At nightfall the Germans had had enough and fell back to the Siegfried Line defences. The third day was spent by the Canadians moving up to the next defence line whilst clearing the rubbled roads, mines and onstructions. As they approached the Germans demolished the anti-tank ditch causeways in front of their defences and waited. On March 1st a ferocious Canadian assault dashed the 2nd CID against 116th Panzer, meanwhile 4th CAD conducted battalion level probing attacks against the remnants of 6th FJ, succeeding in siezing a small bridgehead. The fighting raged all day, but as night fell in the incessant rain, German counterattacks destroyed the bridgehead in the north, and the infantry in the south had failed to make significant headway against the Gap. With the prospect of a breakthrough now looking slim, the attack was called off, having advanced 15km in four days.

In retrospect, this game was perhaps a bit ambitious for a club night, although we could have managed the last two days if the outcome had perhaps been more in doubt. Some of the mods I'd made worked OK (such as the terrain effects and increased combat benefits for defence), but some aspects were unworkable. The repair/replacement system was too complicated and it was easier just to allocate replacements to units in supply, and trying to remember which units had been in S for two turns in a row was too much to remember. It was easer just to give all units in S and extra dice and let them dig in overnight. I'm still not very happy with the actual mechanics of combat, units don't get pushed out of positions and casualties aren't a function of target density (unless using minefields), but it seems to work, and I'm not sure I have the energy for a total revision. I keep thinking that some of the mechanisms from the 1956 British Army Tactical Wargame would help, but really it would be a different game.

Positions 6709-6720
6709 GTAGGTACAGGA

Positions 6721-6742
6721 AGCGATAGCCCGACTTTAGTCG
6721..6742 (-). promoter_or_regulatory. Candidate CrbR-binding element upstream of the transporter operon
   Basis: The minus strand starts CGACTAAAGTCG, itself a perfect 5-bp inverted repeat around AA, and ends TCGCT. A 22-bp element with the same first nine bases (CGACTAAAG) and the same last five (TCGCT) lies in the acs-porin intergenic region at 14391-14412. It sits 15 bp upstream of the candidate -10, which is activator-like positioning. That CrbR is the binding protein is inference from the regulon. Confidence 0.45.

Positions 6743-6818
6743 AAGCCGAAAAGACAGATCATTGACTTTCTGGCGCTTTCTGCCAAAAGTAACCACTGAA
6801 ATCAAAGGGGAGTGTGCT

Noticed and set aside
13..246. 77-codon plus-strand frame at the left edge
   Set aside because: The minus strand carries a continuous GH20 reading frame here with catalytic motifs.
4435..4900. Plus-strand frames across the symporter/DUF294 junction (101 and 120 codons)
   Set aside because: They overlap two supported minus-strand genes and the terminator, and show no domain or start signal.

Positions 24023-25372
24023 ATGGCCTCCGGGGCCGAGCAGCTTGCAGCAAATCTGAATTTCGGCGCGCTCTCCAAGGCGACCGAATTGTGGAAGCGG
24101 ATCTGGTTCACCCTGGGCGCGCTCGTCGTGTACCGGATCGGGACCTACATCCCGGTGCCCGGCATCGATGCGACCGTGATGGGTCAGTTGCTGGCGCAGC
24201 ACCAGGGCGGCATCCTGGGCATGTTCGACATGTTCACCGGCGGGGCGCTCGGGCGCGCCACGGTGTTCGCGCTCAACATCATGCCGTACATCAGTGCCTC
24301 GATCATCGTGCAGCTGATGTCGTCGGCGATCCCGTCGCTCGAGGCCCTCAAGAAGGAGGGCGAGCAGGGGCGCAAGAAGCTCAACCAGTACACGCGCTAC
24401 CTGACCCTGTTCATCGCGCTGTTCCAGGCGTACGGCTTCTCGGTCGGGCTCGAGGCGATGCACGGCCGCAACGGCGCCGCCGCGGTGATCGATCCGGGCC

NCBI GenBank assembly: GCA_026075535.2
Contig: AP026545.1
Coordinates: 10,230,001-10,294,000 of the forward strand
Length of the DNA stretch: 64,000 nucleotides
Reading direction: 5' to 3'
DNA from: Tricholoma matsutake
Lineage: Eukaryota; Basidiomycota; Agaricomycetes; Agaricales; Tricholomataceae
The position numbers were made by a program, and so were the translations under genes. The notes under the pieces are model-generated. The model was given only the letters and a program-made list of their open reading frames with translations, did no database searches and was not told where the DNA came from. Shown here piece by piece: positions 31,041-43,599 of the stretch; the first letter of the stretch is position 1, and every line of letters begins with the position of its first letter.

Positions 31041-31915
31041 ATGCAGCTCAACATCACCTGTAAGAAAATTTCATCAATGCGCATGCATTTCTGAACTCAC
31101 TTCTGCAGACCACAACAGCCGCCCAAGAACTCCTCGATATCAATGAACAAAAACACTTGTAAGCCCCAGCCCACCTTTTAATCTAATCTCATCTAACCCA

The players seemed to enjoy themselves, although the Canadians had quite a hard time of it. Hindsight is a wonderful thing, but I can't help thinking that they would have been better off with a more indirect approach than a frontal assault on Udem. The Armoured Div was quite capable of rolling up 6th FJ Div on its own as there were no AT obstacles to stop it, whereas it was quite stumped by the Siegfried Line AT ditches. Having isolated Udem, it could then be reduced at leisure, whilst another division was supplied via the Calcar Road to carry on the attack. The Hochwald Gap was defended so strongly as 6th FJ was allowed to withdraw in reasonable order and beef up the refitting 116th Panzer. We are unlikely to play this one again, but I'm now enthused to dig out my SCW Megablitz scenario for the Battle of the Jarama, or possibly re-visit Operation Battleaxe (which most certainly is doable in an evening).